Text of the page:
“When people come here, we make them feel like they were part of that movement,” Judkins says. “Reenacting is the best way to put people in that place, and we have lots of experience-givers—historians and retired educators—who know how to explain this history in different ways.”
The stories are important today—and significant for everyone.
“What happened here changed the world. It affected so many people—and not just African Americans,” Judkins says. “People from all different places and races and backgrounds made voting rights happen.”
Professional … and personal
Of course, tourism leaders are people first, and these Black professionals have experienced calls for racial equality and justice through unique sets of lenses.
“The history of slavery and segregation has been my primary interest as long as I can remember—long before I came here,” says Louisiana’s Harvey. “And now that I work in this region, I never miss a day thinking about the suffering that African American slaves endured. I feel them in my spirit!”
Harvey wants to learn more about free people of color, and there are freedmen’s communities within the Louisiana’s River Parishes region that can provide insight. “Although these people of color were considered free, they, too, were subjected to the many forms of persecution and denial that enslaved people had to endure.”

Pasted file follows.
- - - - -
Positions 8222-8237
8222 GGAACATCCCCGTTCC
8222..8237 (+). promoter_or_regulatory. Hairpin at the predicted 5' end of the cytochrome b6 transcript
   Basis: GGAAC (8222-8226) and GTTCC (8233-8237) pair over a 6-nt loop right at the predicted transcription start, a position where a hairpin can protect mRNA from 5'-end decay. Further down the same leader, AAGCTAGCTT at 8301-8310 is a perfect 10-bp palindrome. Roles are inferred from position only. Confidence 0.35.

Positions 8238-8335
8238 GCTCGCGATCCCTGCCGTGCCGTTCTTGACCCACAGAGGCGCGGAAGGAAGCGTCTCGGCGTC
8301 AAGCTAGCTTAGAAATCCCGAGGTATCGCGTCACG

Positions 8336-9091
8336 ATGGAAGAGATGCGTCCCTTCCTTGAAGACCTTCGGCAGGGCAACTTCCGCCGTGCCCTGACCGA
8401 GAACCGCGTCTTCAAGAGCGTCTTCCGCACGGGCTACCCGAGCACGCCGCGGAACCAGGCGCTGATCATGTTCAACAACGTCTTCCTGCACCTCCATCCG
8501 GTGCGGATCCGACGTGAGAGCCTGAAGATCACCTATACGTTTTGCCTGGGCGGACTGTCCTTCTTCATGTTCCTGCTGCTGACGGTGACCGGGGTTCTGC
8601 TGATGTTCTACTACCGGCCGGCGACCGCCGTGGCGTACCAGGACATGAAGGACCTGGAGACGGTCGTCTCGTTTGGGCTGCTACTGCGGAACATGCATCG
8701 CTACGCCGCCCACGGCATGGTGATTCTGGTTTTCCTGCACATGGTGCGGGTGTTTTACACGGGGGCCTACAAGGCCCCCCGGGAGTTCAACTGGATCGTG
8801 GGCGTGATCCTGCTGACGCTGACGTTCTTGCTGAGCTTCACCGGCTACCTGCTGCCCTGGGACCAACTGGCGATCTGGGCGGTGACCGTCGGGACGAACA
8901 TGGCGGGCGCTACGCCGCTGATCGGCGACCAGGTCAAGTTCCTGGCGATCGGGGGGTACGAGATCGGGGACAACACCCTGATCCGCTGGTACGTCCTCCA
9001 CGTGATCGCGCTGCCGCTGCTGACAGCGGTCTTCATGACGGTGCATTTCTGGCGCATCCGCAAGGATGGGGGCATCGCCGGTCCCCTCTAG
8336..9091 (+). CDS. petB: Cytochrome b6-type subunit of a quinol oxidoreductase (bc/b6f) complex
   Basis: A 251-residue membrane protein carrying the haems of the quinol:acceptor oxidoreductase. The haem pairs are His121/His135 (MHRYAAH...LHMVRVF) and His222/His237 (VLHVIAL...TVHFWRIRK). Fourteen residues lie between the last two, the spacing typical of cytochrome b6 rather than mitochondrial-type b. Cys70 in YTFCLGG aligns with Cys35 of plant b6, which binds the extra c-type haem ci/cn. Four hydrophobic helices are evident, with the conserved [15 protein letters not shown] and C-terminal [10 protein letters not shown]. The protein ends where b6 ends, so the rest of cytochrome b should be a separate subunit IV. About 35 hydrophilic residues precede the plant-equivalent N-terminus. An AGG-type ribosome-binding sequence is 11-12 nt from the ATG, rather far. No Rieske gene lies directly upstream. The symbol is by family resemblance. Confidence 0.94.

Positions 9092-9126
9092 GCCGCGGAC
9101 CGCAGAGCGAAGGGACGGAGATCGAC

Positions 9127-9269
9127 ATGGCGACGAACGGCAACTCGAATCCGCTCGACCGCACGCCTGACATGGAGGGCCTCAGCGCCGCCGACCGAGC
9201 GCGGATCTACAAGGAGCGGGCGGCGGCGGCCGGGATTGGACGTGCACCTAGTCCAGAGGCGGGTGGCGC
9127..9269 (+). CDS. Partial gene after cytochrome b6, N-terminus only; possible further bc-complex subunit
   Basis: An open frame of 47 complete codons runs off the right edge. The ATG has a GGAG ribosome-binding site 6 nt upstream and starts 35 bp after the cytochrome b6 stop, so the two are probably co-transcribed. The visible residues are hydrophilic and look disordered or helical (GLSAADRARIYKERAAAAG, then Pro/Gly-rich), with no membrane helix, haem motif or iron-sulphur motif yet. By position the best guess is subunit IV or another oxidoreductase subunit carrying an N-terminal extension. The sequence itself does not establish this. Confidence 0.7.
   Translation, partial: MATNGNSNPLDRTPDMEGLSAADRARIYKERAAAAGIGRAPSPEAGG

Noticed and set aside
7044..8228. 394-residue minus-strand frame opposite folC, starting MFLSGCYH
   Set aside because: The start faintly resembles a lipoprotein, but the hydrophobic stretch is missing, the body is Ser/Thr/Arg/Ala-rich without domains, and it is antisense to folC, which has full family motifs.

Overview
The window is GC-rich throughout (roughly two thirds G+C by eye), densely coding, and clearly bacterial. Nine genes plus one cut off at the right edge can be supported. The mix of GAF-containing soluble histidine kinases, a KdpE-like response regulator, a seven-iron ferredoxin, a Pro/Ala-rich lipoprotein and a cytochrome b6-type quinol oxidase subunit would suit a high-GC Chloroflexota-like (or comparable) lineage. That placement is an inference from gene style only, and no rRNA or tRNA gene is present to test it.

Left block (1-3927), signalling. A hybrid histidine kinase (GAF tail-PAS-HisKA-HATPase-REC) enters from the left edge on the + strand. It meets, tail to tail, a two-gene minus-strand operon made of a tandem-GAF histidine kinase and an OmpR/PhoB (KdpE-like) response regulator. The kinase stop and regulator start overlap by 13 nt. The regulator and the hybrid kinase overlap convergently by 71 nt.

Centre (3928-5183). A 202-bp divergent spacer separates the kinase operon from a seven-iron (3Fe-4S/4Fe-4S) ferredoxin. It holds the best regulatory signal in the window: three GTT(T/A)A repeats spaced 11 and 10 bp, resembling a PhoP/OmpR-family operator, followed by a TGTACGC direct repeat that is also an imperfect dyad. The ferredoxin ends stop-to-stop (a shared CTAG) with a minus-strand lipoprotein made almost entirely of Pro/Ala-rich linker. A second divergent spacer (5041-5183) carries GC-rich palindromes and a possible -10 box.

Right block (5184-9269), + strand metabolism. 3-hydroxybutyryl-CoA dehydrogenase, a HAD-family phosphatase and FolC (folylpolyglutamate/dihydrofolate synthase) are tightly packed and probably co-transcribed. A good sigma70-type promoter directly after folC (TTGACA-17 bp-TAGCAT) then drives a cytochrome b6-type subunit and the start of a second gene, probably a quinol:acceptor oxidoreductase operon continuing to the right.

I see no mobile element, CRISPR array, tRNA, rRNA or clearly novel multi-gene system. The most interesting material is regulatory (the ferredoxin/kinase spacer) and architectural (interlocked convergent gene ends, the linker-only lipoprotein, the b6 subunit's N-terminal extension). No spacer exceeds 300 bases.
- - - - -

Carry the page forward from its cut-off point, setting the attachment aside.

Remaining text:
For Derien, a young professional, the protests of 2020 bring to mind the struggles of her parents’ and grandparents’ time, and today’s turmoil has brought about feelings of anger, fear, and sadness within her.
“It’s not something I thought I would ever see play out on American streets in my lifetime, and it’s made me more appreciative of our forefathers that carried the burden of inequality and the fight for civil rights,” she says. “That history is alive here in Savannah, where it can be seen, touched, and heard, and I appreciate those lessons.”
At the Arlington tourism office, Conerly believes she is leading by example.